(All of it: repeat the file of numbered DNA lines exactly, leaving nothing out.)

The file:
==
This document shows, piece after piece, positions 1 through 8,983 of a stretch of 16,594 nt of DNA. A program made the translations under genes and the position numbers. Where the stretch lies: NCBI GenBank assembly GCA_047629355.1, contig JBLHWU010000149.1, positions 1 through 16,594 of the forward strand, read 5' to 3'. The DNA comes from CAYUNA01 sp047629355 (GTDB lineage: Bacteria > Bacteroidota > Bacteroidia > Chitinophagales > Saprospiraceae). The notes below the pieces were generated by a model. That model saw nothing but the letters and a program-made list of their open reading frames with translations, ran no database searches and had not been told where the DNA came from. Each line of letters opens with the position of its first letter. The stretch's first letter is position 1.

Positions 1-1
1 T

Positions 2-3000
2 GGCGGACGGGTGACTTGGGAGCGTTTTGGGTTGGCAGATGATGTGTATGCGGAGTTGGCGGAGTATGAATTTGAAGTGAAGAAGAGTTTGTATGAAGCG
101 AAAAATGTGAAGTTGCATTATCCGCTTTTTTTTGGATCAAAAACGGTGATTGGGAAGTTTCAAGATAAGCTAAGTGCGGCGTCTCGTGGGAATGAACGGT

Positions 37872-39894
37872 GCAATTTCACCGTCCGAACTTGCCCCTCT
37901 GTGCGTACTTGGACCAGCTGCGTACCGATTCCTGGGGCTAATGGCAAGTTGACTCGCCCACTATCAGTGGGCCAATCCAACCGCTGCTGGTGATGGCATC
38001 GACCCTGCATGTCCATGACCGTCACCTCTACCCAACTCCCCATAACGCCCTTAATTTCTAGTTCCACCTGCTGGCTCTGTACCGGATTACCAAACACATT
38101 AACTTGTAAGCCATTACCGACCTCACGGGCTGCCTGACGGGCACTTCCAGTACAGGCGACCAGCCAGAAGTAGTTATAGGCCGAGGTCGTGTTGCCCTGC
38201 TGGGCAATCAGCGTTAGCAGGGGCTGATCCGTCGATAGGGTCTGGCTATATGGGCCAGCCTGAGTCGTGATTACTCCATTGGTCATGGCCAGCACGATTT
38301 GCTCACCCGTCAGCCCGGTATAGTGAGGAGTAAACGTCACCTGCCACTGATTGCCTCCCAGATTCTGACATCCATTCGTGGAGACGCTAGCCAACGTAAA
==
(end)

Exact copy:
This document shows, piece after piece, positions 1 through 8,983 of a stretch of 16,594 nt of DNA. A program made the translations under genes and the position numbers. Where the stretch lies: NCBI GenBank assembly GCA_047629355.1, contig JBLHWU010000149.1, positions 1 through 16,594 of the forward strand, read 5' to 3'. The DNA comes from CAYUNA01 sp047629355 (GTDB lineage: Bacteria > Bacteroidota > Bacteroidia > Chitinophagales > Saprospiraceae). The notes below the pieces were generated by a model. That model saw nothing but the letters and a program-made list of their open reading frames with translations, ran no database searches and had not been told where the DNA came from. Each line of letters opens with the position of its first letter. The stretch's first letter is position 1.

Positions 1-1
1 T

Positions 2-3000
2 GGCGGACGGGTGACTTGGGAGCGTTTTGGGTTGGCAGATGATGTGTATGCGGAGTTGGCGGAGTATGAATTTGAAGTGAAGAAGAGTTTGTATGAAGCG
101 AAAAATGTGAAGTTGCATTATCCGCTTTTTTTTGGATCAAAAACGGTGATTGGGAAGTTTCAAGATAAGCTAAGTGCGGCGTCTCGTGGGAATGAACGGT

Positions 37872-39894
37872 GCAATTTCACCGTCCGAACTTGCCCCTCT
37901 GTGCGTACTTGGACCAGCTGCGTACCGATTCCTGGGGCTAATGGCAAGTTGACTCGCCCACTATCAGTGGGCCAATCCAACCGCTGCTGGTGATGGCATC
38001 GACCCTGCATGTCCATGACCGTCACCTCTACCCAACTCCCCATAACGCCCTTAATTTCTAGTTCCACCTGCTGGCTCTGTACCGGATTACCAAACACATT
38101 AACTTGTAAGCCATTACCGACCTCACGGGCTGCCTGACGGGCACTTCCAGTACAGGCGACCAGCCAGAAGTAGTTATAGGCCGAGGTCGTGTTGCCCTGC
38201 TGGGCAATCAGCGTTAGCAGGGGCTGATCCGTCGATAGGGTCTGGCTATATGGGCCAGCCTGAGTCGTGATTACTCCATTGGTCATGGCCAGCACGATTT
38301 GCTCACCCGTCAGCCCGGTATAGTGAGGAGTAAACGTCACCTGCCACTGATTGCCTCCCAGATTCTGACATCCATTCGTGGAGACGCTAGCCAACGTAAA